On the Grow
Your baby's first twelve months are filled with milestones -- every month brings a new challenge and a new triumph! Here's what to look for that first year, and some tips for helping your baby thrive.
- Not sure how much milk or formula your one-month-old should take in? On average, around three to four ounces at each feeding.
- It may not always seem like it, but your two-month-old is listening to you! Keep that one-sided conversation going -- you'll notice that he's turning his head to hear you and watching your mouth. He's developing his hearing and sound recognition, and he knows the difference between familiar voices and other noises in his environment.
- Give your three-month-old plenty of "tummy time." It's important for her to strengthen his arm and neck muscles as he starts trying to roll herself over!
- At four months, your baby might be ready for pureed solids, like cereals. Talk to your pediatrician about the signs of readiness, which include good head control, an increasing appetite that doesn't seem to be satisfied with milk or formula alone, and a significant weight gain.
- Your five-month-old can recognize his own name and understands that you are speaking to him when you use it.
- At six months, your baby might not be crawling yet -- but he will be soon. Now's the time to baby proof your home with child locks on cupboards, outlet plugs in outlets and dangerous or fragile objects placed well out of reach. If you have stairways, block them off with baby gates.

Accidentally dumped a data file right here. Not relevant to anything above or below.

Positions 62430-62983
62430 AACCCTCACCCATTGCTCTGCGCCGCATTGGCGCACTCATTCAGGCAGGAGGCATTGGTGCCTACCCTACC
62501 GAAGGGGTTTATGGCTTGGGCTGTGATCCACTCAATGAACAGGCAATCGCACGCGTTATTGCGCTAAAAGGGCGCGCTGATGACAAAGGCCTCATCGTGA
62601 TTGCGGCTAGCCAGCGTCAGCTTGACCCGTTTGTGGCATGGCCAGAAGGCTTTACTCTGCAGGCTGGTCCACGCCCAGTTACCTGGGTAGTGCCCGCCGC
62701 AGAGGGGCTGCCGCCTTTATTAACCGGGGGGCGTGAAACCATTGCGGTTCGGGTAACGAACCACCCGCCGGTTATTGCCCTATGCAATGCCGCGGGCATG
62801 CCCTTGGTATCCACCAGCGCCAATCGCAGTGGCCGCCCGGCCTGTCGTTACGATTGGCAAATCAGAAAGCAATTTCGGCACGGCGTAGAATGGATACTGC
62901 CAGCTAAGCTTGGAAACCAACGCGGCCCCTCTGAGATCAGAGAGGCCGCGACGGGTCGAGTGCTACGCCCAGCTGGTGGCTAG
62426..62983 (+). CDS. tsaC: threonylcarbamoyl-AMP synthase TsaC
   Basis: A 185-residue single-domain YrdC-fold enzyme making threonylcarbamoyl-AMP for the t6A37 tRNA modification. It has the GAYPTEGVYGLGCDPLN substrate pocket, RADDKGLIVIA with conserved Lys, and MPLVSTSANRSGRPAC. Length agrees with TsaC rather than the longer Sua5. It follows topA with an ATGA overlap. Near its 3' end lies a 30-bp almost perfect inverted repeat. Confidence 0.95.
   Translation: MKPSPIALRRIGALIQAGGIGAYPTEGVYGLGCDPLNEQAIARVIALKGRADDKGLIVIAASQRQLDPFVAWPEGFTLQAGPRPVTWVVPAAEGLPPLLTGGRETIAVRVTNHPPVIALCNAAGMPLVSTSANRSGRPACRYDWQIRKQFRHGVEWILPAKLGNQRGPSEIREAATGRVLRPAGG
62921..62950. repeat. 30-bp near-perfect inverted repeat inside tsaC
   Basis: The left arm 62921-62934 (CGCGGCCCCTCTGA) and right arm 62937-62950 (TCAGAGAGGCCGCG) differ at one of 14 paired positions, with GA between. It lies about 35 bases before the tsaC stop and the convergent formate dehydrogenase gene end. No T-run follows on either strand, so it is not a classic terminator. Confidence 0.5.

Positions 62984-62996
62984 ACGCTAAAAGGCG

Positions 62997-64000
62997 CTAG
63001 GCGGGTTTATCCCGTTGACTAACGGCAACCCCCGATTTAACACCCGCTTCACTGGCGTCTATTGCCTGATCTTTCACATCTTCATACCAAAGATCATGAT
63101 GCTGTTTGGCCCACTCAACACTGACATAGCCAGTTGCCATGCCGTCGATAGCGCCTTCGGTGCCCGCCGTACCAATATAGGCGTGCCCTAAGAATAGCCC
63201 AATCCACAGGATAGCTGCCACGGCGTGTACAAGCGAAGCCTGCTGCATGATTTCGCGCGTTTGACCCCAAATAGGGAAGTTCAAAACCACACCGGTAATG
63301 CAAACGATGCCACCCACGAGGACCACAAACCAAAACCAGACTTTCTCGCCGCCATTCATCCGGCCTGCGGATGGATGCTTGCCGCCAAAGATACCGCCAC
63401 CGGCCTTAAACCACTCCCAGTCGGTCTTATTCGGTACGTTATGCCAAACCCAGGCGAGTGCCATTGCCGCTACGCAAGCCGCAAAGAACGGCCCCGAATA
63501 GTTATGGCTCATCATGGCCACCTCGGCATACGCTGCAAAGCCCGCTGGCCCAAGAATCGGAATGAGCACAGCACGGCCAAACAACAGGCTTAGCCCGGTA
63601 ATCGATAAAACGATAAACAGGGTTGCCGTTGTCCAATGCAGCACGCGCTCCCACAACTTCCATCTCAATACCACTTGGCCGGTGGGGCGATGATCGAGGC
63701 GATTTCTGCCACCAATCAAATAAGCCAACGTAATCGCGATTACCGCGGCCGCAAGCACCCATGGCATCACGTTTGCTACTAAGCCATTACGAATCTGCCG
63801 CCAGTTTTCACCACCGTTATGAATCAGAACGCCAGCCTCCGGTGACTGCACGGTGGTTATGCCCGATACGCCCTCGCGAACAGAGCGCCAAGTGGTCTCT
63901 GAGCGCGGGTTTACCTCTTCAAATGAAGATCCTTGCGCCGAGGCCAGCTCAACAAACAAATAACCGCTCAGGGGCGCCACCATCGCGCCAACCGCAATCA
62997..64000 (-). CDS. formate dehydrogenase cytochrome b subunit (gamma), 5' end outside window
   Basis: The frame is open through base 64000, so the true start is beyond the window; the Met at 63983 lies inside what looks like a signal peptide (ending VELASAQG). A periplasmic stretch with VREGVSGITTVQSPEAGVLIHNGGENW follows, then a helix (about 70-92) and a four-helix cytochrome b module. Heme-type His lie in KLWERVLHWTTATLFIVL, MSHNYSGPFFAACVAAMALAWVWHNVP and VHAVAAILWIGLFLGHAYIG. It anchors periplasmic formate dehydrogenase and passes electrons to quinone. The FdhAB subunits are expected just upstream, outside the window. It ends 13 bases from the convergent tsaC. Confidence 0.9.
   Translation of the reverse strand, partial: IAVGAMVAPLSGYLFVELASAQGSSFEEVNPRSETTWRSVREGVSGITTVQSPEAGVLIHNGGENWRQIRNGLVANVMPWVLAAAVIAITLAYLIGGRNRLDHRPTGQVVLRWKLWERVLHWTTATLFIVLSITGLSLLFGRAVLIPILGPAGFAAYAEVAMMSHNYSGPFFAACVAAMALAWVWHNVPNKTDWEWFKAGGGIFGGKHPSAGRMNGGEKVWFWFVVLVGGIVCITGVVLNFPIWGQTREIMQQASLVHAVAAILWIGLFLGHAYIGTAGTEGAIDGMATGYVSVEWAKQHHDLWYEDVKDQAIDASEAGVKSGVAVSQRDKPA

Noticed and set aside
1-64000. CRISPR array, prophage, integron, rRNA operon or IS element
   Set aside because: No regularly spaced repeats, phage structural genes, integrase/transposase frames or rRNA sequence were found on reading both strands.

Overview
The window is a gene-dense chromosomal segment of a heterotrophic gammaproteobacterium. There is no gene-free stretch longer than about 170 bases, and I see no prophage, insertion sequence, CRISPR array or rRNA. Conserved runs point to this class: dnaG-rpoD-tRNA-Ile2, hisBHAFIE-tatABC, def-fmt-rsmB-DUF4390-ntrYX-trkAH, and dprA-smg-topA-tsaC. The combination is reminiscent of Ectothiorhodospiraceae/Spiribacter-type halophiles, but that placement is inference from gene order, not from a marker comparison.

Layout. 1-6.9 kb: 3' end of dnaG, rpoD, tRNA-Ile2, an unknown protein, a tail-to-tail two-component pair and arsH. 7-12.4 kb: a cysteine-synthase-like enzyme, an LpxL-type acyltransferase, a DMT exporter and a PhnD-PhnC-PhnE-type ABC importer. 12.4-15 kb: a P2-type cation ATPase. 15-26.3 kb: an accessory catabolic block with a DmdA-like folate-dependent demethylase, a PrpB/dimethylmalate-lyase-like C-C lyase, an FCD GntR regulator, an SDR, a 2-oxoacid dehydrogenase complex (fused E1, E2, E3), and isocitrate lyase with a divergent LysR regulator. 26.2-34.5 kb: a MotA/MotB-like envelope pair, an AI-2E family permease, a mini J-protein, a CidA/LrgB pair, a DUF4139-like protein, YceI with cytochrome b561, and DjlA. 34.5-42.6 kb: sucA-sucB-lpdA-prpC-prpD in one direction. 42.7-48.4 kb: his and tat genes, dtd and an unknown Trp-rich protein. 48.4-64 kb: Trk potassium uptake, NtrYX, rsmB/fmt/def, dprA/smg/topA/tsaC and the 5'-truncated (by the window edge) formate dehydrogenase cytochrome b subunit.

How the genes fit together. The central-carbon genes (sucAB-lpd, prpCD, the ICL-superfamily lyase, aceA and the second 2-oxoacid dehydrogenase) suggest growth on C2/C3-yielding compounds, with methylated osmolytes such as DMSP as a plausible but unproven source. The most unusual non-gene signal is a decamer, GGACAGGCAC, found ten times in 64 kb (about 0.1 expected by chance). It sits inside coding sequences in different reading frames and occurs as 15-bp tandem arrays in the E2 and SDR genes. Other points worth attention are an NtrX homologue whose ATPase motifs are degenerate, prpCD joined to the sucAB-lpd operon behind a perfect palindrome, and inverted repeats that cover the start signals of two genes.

- Most babies start getting teeth between four and seven months old. Expect to see the bottom two front teeth first, followed by the top two teeth. Your teething baby might have a slight fever and/or an upset stomach; you'll probably notice some extra irritability as those pearly whites break through.
- Your eight-month-old is probably ready to pick up small pieces of food and feed it to himself. Try easy-to-eat finger foods like cereal and cut up bananas at first.
- Even though your nine-month-old has a few teeth, he's still getting the hang of chewing. Keep him safe from choking by continuing to serve mashed or soft foods that he can swallow without chewing – soft-pasturized cheese, well-cooked pasta, etc. Talk to your pediatrician for suggestions.
- Your growing ten-month-old needs to take in between 750 and 900 calories every day. Half or more should come from formula or breast milk; the rest should come from high-protein, high-iron and high-nutrient foods.
- At 11 months, your pride and joy will want to assert independence by feeding himself. Yes, it will be messy. Yes, he'll probably miss her mouth with the spoon a lot of the time. But he'll eventually get the hang of it.
- By a year, your baby might be "cruising" along the furniture or even walking all by himself! Most babies take their first steps between 9 and 12 months, and many are walking with confidence by 14 months -- but some kids will take until 16 or 17 months to walk totally unassisted, so don't fret if your child isn't quite walking at 12 months.